If you pay anywhere near the attention to brewery social media accounts that we do, you may have noticed a few brewers on Wednesday morning sharing something akin to this Facebook post from Portland, Oregon-based brewery Great Notion:
Great… Anheuser-Busch InBev just swooped in and bought all of the exciting new South African hops we thought we had coming to us this summer.
What do these brewers have in common? All of them acquire their South African hop varieties through ZA Hops, a Colorado-based distributor that works with South Africa-based SAB Hop Farms to provide the hops to American craft brewers. And on Wednesday, ZA Hops owner Greg Crum informed them all that Anheuser Busch InBev—which gained control of SAB Hop Farms through its 2016 merger with fellow brewing conglomerate SABMiller—would no longer allow him to buy those hops.
ZA Hops is one of very few (read: maybe two or three) American distributors of South African hops, and is far and away the largest. Crum purchases his hops from SAB Hop Farms for distribution to brewers in the U.S. and has been doing so since 2012. All of the in-vogue varieties he provides to American brewers—Southern Passion, African Queen, Southern Star and Southern Aroma, as well as some experimental varieties—are grown by SAB farms. The partnership has until now been beneficial for both parties, Crum says, as the company regularly had excess that he was able to help sell off to American brewers. He even convinced SAB in 2014 to expand its hop production and investments in the export market.
But in March, Crum says, AB InBev’s European directors passed down a directive to SAB Hop Farms that all of the South African hops it produced were to be allocated for InBev. The entire 2017 hop harvest—some 20 metric tons—would be shipped to a cold-storage warehouse in the U.S. for internal sale and distribution among the corporation’s North American breweries, which are rolled into a portfolio called The High End. Despite Crum’s attempts to convince SAB otherwise, that decree became final last Thursday—the day the sale of Wicked Weed was announced.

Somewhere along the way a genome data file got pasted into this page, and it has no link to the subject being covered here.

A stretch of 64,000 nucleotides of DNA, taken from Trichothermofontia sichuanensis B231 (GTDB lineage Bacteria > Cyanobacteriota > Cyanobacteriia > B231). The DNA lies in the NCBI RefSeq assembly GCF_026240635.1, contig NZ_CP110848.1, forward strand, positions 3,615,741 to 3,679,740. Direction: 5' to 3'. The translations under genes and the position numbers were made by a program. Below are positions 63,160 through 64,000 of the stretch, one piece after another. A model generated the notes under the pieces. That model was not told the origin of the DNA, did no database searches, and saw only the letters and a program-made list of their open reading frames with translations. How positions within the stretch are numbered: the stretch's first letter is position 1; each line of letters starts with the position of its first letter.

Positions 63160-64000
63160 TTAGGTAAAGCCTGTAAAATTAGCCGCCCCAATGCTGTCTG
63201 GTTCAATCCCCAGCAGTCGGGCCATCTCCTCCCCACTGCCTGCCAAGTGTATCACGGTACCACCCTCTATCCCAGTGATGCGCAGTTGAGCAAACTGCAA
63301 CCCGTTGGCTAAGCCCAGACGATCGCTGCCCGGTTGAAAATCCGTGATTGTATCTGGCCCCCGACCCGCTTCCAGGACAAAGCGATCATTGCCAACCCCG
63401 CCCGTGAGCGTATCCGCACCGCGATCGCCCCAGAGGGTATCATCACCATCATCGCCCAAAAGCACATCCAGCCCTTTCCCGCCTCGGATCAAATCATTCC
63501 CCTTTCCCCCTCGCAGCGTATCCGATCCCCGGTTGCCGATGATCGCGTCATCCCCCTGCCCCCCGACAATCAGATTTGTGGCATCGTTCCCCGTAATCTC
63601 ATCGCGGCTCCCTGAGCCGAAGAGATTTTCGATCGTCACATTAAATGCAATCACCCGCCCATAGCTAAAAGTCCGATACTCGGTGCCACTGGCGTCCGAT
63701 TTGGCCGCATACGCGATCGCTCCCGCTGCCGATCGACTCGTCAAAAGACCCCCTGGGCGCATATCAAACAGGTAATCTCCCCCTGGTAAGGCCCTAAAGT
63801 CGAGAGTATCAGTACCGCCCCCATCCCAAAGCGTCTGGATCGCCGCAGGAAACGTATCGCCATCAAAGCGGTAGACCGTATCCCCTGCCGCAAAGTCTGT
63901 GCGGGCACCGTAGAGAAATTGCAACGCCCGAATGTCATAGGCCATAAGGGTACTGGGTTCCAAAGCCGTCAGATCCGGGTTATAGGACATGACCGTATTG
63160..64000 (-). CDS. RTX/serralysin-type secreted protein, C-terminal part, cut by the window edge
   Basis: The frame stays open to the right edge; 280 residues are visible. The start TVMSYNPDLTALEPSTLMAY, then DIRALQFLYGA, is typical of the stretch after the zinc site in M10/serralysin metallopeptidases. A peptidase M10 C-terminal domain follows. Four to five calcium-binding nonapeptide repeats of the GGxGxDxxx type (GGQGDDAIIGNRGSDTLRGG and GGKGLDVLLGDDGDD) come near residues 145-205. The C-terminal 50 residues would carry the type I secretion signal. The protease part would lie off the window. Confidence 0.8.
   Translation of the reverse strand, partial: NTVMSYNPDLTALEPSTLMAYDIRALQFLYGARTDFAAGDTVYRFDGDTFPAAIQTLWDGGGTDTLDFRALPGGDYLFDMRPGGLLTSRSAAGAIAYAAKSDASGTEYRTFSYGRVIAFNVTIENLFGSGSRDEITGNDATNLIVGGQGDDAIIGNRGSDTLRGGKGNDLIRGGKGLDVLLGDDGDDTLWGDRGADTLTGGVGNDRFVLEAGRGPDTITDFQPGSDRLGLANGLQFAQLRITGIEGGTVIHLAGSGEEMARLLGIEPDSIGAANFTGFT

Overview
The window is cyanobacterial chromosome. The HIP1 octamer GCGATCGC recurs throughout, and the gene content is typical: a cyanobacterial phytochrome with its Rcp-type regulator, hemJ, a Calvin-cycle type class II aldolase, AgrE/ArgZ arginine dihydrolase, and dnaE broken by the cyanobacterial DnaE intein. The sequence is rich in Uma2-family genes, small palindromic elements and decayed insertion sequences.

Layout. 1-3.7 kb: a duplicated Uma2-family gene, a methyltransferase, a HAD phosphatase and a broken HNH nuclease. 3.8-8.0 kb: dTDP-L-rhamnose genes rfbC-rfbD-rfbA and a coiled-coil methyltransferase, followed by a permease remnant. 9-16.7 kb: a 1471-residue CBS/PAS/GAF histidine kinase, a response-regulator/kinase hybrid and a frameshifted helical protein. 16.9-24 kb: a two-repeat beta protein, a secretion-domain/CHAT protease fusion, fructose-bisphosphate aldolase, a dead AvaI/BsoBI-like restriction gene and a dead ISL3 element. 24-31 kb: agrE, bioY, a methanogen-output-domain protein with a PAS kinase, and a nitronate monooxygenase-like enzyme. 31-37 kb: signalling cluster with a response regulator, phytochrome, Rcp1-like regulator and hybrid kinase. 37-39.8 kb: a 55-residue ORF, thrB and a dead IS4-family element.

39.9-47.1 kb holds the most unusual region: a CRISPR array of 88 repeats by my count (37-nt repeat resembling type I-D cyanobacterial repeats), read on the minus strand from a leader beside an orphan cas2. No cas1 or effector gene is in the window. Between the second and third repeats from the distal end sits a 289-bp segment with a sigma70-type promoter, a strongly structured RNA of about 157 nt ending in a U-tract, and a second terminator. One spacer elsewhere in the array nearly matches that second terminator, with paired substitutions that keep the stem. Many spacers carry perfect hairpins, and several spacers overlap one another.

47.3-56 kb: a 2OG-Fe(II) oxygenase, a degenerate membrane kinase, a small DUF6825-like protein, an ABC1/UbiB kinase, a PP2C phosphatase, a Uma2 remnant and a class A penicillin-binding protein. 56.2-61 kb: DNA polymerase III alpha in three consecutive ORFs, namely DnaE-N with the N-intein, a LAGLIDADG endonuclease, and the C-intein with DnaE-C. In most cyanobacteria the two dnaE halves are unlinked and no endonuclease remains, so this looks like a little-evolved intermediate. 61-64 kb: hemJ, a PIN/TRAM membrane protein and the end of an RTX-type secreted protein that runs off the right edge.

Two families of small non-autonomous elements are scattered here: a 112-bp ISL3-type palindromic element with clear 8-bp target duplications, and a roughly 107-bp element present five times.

Crum says the move caught him by surprise, as he had been working to convince InBev and SAB Hop Farms that the numbers would work out better for them if they allowed him to continue distributing their excess hops.
“The director of SAB Hop Farms and I communicate basically weekly, and she threw out some numbers that Goose Island and whatnot could potentially play with, and it wasn’t going to dip into what I already had verbal contracts for. We had 11.5 metric tons already ‘sold,’ if you will,” Crum says. “I don’t know what sort of volumes the High End brands can pump out and how that equates to hop usage. But the reality is they already tried to sell the hops internally, and they couldn’t do it. There was not enough demand internally.”
Crum says there are no other South African hop farms he could even purchase from; SAB owns all of the hop production infrastructure as well as the farms and breeders. Without them, he has no ability to bring South African varieties to the U.S. And because the varieties produced by SAB are proprietary, no other farms can even grow them.
What that means for ZA Hops: “It’s done,” Crum says. “I still have some stock from 2016, but after that I’m out of business.”